Critics say Colorado is relying too much on medication for foster children instead of providing the therapy they need to overcome the trauma they've experienced.
That's after an investigation by The Denver Post found 25 percent of children in foster care in the state are on psychotropic drugs like antidepressant and antipsychotic medications. That's five times higher than children who aren't in foster care.
The newspaper reports experts say the medication can lead to weight gain and diabetes in children. Another concern cited by the FDA is that antidepresseants can increase suicidal thoughts and behavior in children.
Colorado trails other states that have reduced the use of these drugs. The Post says pharmaceutical companies spare no expense to promote the medications to health professionals.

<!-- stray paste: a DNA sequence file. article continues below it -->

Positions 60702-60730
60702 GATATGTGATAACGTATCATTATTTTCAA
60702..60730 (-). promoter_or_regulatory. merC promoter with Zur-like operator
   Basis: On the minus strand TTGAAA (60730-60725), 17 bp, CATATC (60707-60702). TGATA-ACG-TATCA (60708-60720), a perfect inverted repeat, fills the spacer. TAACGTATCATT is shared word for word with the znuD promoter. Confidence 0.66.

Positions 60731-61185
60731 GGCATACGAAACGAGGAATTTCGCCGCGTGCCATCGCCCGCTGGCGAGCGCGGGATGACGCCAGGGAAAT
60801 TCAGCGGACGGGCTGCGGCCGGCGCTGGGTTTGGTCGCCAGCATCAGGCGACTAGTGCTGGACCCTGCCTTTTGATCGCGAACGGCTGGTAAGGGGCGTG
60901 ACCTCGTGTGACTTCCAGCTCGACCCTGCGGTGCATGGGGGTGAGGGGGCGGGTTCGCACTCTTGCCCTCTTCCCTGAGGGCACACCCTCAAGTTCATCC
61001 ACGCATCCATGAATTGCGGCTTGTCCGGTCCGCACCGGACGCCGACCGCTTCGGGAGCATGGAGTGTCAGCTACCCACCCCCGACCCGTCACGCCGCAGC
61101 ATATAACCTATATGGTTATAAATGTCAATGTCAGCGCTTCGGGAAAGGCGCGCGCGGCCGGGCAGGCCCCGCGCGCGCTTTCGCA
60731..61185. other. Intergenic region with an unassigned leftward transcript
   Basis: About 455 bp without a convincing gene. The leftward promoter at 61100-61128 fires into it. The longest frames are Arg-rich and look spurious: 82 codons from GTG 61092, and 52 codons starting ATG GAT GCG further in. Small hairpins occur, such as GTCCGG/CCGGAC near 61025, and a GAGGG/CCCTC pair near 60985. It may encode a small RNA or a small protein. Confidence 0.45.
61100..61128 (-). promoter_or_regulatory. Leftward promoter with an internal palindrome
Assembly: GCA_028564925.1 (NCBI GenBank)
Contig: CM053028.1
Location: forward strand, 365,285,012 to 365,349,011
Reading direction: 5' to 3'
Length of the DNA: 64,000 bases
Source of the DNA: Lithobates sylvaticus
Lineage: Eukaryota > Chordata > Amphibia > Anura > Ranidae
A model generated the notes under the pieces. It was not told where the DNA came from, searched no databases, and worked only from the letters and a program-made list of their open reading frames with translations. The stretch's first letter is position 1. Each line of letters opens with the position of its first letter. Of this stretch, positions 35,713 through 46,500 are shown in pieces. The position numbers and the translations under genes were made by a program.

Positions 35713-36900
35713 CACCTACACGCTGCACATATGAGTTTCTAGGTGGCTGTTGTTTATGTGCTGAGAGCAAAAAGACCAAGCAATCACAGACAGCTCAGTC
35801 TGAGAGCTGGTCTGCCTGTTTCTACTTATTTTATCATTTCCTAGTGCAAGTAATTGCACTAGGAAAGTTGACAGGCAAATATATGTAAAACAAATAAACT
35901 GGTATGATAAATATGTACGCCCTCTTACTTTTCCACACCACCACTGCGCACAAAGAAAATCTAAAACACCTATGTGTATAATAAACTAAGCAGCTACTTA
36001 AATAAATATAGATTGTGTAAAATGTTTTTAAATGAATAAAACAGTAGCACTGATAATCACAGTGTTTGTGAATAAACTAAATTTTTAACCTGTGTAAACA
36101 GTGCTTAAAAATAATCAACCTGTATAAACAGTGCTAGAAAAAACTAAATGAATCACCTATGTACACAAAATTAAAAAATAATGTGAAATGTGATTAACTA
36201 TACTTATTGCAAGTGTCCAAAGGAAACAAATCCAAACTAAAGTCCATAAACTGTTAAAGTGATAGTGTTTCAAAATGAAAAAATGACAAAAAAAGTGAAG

The series by The Post can be found here.
Correction (April 15, 2014 11:40 a.m. MT): An earlier version of the this story stated that more than a third of Colorado foster kids are on psychotropic drugs. The figure should be more than a quarter of foster kids. The above story has been edited to reflect this correction.